Sunday, March 20, 2011

If I was arrested and charged with a crime I didn’t commit, and the case was dismissed, can I sue the police officer/police department?

The answer to this question is, “Probably.”  Allow me to explain.

Let me start by saying that there are a lot of great police officers out there.  The good ones do a dangerous job for little pay, just because they want to give back to their communities.  We applaud the good ones.  But not all of them are good ones.  Some police officers abuse their authority and engage in false arrests and police brutality.  The sad part, is when they abuse their authority, most citizens are basically helpless against them. 

If you have been charged with a crime you didn’t commit, and the criminal case ended favorably for you, you may be able to sue to recover damages for your pain and suffering, lost wages, attorney’s fees, and possibly punitive damages.

Jury trial “Not Guilty” verdict:

There are a couple of ways for a criminal case to end favorably for you.  If you went to a jury trial and were found Not Guilty, congratulations!  It is fairly easy to move forward with a civil case after a Not Guilty verdict is returned.  You don’t need to worry about the “stipulation of probable cause” section that is to follow.  You should see an attorney immediately about your possible civil case against the officer/police department.  You can feel free to skip to the “meeting with an attorney about your civil case” section.

Stipulation of probable cause:

If you have a current criminal case against you, please be advised that if you stipulate probable cause for your arrest, it can negatively affect your possible civil case against the officer/police department.  Often, if a prosecutor agrees to recommend dismissing your case, they will want you to agree to stipulate probable cause for the arrest.  This means that you agree that the officer had the right to arrest you at the time of the arrest.  If you agree, and stipulate probable cause, it can make things very difficult in a civil case against the officer/police department - especially if your case is for false arrest, rather than police brutality.  You may even have difficulty getting past Summary Judgment.  If a judge grants Summary Judgment against you, your civil case will be dismissed.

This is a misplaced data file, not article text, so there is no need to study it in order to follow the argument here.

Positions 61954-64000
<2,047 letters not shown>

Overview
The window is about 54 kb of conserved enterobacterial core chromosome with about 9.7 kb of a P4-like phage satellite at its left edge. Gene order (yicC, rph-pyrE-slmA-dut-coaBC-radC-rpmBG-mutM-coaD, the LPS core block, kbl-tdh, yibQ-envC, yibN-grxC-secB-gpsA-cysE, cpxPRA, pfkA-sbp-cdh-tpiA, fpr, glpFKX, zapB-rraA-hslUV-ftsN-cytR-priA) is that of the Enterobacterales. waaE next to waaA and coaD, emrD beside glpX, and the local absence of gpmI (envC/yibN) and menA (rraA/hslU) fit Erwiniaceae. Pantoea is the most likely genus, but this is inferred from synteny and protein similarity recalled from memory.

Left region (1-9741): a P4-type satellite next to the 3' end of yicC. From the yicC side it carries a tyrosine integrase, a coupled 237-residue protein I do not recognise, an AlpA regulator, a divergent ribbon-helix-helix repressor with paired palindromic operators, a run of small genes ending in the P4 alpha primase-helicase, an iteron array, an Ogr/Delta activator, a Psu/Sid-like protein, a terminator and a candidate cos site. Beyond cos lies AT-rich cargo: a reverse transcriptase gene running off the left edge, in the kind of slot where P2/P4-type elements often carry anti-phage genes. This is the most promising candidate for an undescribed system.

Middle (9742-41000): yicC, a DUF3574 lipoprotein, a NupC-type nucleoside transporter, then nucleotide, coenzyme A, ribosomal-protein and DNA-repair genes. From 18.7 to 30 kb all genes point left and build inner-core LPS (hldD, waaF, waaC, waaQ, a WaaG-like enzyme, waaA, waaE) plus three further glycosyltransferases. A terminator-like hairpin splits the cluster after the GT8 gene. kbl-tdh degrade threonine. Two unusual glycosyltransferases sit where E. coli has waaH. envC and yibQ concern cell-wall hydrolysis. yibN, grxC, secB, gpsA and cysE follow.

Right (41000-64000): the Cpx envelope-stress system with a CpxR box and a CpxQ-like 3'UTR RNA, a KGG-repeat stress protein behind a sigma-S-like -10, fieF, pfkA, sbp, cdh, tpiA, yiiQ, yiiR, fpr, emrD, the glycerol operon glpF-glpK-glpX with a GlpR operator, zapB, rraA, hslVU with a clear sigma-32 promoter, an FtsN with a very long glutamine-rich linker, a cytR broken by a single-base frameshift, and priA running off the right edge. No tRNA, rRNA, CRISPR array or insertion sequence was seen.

In short, a stipulation of probable cause in a criminal case can be very damaging to your possible false arrest case.  If your primary concern is to pursue a false arrest case, you should not stipulate probable cause for the arrest.

Meeting with an attorney about your civil case:

Most attorneys will not charge you for an initial consultation.  We will sit down with you, hear your story, and make a determination as to whether we will take your case, and not charge you for the consultation.  When you call an attorney, always ask if the first consultation is free.  Once you see an attorney about your case, make sure you understand how the attorney’s fees will be collected. 

For example, I take false arrest and police brutality cases on contingency fees.  This means that I collect my legal fee from the money that is recovered in the lawsuit.  I also front the costs of litigation, so that a client won’t have to pay out of pocket for filing fees, depositions, expert witnesses, etc.  Those costs can be very expensive, so make sure you ask an attorney about who will pay the costs of litigation.  At the end, assuming we recover against the police officer/police department or the insurance company that insures them, I re-coup the costs of litigation from the amount of money recovered.  If I don’t recover for you, you don’t pay me any money.

The damages in false arrest/police brutality cases vary from case to case, and every case is different.  The amount of money recovered depends on the degree of negligence/intentional conduct on the part of the officer, the amount of injury sustained by the plaintiff, and the insurance coverage available.

Statutes of Limitations:

The Commonwealth of Kentucky has statutes of limitations which limit the time available to file a lawsuit.  If the time allotted by the statute of limitations passes (or, “runs”), then your civil suit can be barred forever.  That makes it very important for you to contact an attorney as soon as possible.

Conclusion:

A lot of attorneys don’t take false arrest/police brutality cases.  Therefore, when you are looking for an attorney to take your case, make sure the attorney has had experience with these kinds of cases.  At Gruner & Simms, PLLC., we have handled numerous false arrest and police brutality cases.  If you have a possible civil case against a police officer or police department, call 502.618.4949 for a free consultation with an experienced false arrest and police brutality lawyer.

Results.  As fast as the law will allow.


Questions answered in this blog post: What can be done about police brutality; can I sue for false arrest; what lawyers take false arrest cases; how do I find a good Louisville police brutality lawyer; what is a civil rights lawsuit; what is stipulation of probable cause; how does a stipulation of probable cause affect a false arrest/police brutality claim; what is the statute of limitations on a civil rights lawsuit; what is the statute of limitations on a false arrest/police brutality claim; explain how lawyer fees work; what is a contingency fee; how can I find a good Lexington false arrest/police brutality lawyer?

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